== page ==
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‘I’m 85 and homeless’: Residents and staff in tears as care home closes

Written by on 23/10/2020

A South Yorkshire care home has been the latest to fall victim to the care crisis, leaving residents and staff heartbroken and in tears.

Newfield Nursing Home in Sheffield, which begged the government for help earlier this year, has closed.

Sixty residents have been forced to relocate and 38 nurses and carers are facing redundancy or redeployment following the “devastating” news.

Nicola Richards, the director of Palms Row Health Care, which ran Newfield Nursing Home, told the Mirror : “We are heartbroken to have to close a good home.

“I have warned the government of this for over a decade. If nothing changes more homes will close across the country. Once again, I am telling the government our elderly deserve better. “

In April Newfield nurse Laura Hibberd begged the government for help on the front page of the Daily Mirror.

She said they felt abandoned after coronavirus “ripped” through the home with a heartbreaking 25 people living there and at its two sister homes in the city died.

This week she told us: “It’s been an incredibly tough year for us all, seeing the home close was especially sad.

“We have worked together for years. I’m happy to be caring for residents in Westbourne House care home with familiar faces, however I do worry for the future of the sector.”

Residents and staff were left in tears when they were told Newfield Nursing Home was to close.

Their last resident Shirley Scott said: “I’m 85 and homeless aren’t I?”

Mrs Scott’s husband Gordon died in December and she said of the closure: “It’s upsetting. Everyone has been crying… because we’re like family.”

She recovered from Covid-19 in March and has Parkinson’s disease.

Now she is settling into her new home and said: “They’ve done me proud with my room. I’ve got a lovely room. ”

Anne Clark, who has been a senior carer at Newfield since 2009, said the residents are “like our family”.

“When Covid got into the home, I think it destroyed it. It was absolutely awful. I can’t describe how frightened everybody was,” she said.

“You didn’t know if you were going to get it yourself, if you’re going to take it home to your family, if we’re going to give it to other residents.”

She said of the moment they were told the home was closing: “Nobody could speak. Everybody was shocked. I was just devastated like everybody else.”

Former Newfield worker Kayleigh Jupp, 27, of Chesterfield, said she had to make the painful decision to leave Newfields five weeks ago for a new job in a dementia home.

She showed the devotion of staff when she was pictured dancing with resident Jack Dodsley, 79, in April.

Kayleigh said: “There were only two left in the end at Newfield, they got sent home or moved on to other places. It’s not fair for someone of 87 to have to move. It broke my heart.

“It was so sad to leave. I thought I was going to be there until I retired.”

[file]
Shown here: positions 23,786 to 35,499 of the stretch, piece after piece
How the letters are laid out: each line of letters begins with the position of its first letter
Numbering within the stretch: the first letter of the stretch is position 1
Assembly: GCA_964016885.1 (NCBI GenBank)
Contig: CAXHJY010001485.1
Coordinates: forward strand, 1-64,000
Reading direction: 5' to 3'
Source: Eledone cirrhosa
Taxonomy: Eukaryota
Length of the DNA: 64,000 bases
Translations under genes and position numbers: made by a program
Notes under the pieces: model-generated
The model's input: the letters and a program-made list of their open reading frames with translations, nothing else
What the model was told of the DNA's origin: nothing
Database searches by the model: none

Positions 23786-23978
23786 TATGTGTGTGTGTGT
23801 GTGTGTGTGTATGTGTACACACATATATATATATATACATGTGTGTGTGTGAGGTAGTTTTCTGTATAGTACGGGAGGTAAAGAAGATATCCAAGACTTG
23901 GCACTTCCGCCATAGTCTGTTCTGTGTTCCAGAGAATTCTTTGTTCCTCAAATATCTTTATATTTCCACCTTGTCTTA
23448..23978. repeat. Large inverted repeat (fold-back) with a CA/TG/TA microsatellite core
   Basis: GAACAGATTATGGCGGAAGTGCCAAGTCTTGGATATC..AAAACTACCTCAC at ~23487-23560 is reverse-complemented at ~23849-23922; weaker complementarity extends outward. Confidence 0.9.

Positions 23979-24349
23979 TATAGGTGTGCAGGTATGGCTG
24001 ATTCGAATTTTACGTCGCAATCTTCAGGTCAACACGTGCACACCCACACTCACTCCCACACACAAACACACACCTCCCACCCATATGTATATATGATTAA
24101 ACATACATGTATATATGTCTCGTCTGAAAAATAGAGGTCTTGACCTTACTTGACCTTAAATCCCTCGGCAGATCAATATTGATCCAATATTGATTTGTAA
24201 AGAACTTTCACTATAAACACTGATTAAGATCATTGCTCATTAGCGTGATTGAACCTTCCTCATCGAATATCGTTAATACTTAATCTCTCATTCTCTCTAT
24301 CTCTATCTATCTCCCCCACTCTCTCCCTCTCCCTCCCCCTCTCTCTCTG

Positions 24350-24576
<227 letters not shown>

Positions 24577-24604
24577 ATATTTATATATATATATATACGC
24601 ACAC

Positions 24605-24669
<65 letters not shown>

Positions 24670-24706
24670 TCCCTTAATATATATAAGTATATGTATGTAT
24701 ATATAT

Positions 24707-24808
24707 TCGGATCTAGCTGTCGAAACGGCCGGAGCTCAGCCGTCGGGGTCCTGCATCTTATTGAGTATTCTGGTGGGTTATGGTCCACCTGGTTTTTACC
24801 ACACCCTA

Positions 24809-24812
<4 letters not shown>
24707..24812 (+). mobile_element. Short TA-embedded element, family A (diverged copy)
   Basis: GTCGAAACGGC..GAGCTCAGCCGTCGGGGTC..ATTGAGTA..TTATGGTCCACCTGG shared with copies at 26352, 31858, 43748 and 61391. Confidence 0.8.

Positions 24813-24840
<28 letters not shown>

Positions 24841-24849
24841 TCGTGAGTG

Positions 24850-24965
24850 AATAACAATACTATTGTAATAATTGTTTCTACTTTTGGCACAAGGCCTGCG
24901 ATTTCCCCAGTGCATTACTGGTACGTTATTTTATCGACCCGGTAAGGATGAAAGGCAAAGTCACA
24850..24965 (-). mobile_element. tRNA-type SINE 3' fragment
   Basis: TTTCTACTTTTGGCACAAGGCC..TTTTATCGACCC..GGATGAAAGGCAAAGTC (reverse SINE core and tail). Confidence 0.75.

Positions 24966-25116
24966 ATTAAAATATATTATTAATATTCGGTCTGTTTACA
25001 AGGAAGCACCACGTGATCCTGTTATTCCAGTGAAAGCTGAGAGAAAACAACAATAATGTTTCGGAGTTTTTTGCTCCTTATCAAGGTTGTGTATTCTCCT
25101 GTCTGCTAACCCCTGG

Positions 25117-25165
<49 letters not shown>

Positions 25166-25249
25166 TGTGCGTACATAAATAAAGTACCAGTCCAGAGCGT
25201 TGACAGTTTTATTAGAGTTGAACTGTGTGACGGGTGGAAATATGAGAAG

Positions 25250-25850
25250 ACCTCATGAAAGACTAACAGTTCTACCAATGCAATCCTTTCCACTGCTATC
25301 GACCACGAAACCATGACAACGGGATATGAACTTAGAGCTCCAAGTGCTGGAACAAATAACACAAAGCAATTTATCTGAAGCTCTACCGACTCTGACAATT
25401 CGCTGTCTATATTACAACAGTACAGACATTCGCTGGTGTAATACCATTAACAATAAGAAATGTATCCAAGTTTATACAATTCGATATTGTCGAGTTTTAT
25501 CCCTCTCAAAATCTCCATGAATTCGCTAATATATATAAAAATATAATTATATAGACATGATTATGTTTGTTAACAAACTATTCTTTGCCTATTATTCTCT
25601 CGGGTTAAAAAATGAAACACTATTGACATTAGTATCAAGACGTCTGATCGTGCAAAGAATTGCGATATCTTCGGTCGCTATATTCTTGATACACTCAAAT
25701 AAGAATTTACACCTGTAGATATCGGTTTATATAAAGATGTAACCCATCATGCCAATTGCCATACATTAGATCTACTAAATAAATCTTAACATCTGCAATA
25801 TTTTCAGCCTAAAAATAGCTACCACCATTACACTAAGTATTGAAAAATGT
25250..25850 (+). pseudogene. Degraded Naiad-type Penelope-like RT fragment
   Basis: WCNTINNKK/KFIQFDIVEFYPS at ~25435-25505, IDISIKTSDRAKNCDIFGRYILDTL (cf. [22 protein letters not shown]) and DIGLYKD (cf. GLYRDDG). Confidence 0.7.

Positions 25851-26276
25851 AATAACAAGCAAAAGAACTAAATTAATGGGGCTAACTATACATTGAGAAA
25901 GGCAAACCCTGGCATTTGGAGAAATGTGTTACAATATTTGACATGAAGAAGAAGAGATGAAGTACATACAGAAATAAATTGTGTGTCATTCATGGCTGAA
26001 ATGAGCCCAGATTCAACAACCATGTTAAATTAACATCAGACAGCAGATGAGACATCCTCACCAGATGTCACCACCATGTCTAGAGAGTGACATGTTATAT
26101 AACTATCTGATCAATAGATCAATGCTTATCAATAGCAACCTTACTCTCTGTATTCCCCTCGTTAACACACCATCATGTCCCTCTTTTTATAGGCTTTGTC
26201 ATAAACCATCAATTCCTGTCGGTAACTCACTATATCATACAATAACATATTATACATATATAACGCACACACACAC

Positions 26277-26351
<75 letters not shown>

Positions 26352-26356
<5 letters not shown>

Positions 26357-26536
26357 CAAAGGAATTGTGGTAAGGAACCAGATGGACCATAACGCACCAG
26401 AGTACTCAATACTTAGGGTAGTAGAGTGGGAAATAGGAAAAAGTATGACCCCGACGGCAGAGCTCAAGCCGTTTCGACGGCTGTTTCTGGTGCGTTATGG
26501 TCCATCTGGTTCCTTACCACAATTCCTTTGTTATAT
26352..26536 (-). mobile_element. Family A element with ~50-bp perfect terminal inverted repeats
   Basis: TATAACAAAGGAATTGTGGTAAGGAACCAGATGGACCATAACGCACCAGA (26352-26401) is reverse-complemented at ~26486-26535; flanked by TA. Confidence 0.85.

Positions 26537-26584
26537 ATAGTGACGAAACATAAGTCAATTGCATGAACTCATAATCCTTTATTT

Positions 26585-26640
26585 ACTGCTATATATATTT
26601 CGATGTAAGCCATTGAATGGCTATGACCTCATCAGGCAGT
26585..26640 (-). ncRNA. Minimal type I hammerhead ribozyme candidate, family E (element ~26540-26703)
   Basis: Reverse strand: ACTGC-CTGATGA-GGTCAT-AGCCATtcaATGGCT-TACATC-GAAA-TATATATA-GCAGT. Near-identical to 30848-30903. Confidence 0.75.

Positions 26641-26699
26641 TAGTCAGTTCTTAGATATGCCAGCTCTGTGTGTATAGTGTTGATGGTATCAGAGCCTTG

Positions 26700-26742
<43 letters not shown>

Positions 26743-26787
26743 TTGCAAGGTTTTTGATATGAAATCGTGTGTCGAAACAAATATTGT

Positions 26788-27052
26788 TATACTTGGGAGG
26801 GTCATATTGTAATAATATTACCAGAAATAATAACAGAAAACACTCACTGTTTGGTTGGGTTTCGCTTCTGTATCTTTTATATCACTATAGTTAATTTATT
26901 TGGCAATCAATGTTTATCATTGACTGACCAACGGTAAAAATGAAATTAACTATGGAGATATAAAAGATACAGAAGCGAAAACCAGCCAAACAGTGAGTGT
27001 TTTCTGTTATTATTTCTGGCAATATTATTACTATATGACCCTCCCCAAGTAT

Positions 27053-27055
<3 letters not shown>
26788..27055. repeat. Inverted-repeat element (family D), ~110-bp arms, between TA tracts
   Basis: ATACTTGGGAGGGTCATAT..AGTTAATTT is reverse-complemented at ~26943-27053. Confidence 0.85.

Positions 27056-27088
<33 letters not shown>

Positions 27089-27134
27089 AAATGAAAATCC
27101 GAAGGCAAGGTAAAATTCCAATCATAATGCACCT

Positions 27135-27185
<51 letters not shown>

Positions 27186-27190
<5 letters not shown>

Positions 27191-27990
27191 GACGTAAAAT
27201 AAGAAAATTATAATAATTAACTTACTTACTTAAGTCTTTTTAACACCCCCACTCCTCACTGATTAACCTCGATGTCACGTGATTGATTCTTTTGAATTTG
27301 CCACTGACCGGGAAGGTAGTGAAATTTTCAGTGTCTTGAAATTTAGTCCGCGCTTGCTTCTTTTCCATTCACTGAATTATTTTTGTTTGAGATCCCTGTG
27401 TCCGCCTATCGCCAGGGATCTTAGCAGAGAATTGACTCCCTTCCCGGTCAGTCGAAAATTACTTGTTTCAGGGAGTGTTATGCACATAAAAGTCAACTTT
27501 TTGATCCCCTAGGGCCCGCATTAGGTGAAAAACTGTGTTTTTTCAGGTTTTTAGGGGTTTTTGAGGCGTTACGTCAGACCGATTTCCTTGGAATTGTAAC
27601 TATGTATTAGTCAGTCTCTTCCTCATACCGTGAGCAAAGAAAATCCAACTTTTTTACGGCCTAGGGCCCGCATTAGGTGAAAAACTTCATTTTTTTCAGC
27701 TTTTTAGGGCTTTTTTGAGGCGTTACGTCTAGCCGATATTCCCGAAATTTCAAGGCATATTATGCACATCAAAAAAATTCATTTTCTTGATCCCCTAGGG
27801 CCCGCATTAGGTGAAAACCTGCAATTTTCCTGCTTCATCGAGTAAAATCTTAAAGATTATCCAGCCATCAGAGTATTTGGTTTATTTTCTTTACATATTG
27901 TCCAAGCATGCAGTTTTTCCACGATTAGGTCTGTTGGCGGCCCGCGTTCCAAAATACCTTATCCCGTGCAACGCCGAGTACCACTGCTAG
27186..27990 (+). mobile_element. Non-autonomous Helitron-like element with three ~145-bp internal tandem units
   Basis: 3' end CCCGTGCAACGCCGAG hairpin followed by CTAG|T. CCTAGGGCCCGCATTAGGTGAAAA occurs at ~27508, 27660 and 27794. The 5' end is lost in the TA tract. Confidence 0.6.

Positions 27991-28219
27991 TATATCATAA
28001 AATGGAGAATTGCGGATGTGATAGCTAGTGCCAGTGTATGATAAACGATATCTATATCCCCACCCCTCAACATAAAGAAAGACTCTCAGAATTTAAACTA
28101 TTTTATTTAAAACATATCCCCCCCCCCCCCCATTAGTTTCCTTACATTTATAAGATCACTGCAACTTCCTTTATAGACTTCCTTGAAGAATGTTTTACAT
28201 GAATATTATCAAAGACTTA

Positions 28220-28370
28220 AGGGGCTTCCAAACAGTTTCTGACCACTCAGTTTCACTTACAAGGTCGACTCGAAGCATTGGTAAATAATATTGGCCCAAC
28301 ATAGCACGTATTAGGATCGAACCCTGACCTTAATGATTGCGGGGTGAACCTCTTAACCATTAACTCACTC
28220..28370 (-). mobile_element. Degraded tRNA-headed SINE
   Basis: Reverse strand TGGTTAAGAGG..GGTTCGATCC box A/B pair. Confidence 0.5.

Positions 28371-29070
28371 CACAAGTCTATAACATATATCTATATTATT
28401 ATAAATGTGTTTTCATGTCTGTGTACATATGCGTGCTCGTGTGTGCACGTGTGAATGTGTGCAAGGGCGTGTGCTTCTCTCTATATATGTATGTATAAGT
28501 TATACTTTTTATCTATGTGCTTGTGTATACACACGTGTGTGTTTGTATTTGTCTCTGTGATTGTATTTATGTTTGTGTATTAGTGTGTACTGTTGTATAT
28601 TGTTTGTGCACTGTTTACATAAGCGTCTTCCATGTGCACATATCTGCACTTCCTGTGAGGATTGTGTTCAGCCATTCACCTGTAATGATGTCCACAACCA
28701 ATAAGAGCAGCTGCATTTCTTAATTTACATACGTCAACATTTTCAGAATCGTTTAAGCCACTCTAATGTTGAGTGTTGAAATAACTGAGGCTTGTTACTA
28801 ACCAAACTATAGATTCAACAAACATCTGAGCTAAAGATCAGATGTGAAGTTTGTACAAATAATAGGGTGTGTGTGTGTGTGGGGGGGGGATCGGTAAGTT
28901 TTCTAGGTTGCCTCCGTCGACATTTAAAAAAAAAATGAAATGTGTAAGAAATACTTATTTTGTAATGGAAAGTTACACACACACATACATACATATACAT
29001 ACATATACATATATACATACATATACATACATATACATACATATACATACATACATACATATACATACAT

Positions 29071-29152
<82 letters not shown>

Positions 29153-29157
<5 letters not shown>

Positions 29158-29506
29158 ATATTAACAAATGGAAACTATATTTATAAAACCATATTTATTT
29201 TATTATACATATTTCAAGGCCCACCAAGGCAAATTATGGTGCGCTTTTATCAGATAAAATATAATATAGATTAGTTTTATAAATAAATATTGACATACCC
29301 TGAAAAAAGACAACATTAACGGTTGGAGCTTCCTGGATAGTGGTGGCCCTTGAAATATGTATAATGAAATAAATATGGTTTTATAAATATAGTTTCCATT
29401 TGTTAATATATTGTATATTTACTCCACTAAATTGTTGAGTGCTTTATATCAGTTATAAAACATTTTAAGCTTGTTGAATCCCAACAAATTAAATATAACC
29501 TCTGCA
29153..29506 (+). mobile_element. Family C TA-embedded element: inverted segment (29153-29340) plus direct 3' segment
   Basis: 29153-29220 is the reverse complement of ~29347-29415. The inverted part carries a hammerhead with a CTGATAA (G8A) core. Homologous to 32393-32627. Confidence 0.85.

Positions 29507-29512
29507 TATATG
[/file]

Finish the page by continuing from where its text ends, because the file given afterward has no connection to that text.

Kayleigh added: “The government needs to work out a plan so care homes are supported a lot better. For decades support has never been there for care homes and community care. And they need to pay carers more.

Jack, 79, of Sheffield, is living back in his own house after recovering from an illness. He said: “It’s shocking. It was a good home. Nurses were very attentive. I could not fault it.

“I had coronavirus when I was in there but didn’t know I had it. The government need to get their priorities straight.”

A total of 275 UK care homes closed down between January and the start of August – more than the number for the whole of last year, according to healthcare analysts LaingBuisson.

MPs from the Health and Social Care Committee in a report described the care system as “unfair, confusing, demeaning, and frightening”.

They are calling for £7 billion additional funding per year by 2023/24.

They said the money is needed to stop providers withdrawing services to council-funded clients and focusing exclusively on the self-pay market.

The report warned: “An immediate funding increase is needed to avoid the risk of market collapse.”

Nicola Richards said the closure of Newfield is a “stark reminder of the mess that social care is in”.

“It’s incredibly sad for me, for my teams, for families and residents. This is the worst thing I’ve ever been through in my life,”she said.

Ms Richards, who says costs have spiralled because of Covid, says more than 90 per cent of residents received funding from the local authority or through the NHS.

And she said the amount that local authorities pay for nursing care beds also varies from county to county.

Sheffield pays £647 per person per week while 20 miles west in Derbyshire, the council there pays £783.

A Department of Health and Social Care spokesperson said: “We are doing everything we can to support the sector during the pandemic including through regular testing of staff and residents, free PPE and over £1.1 billion through the Infection Control Fund.

“We know there is a need for a long-term solution for social care and are looking at a range of proposals.”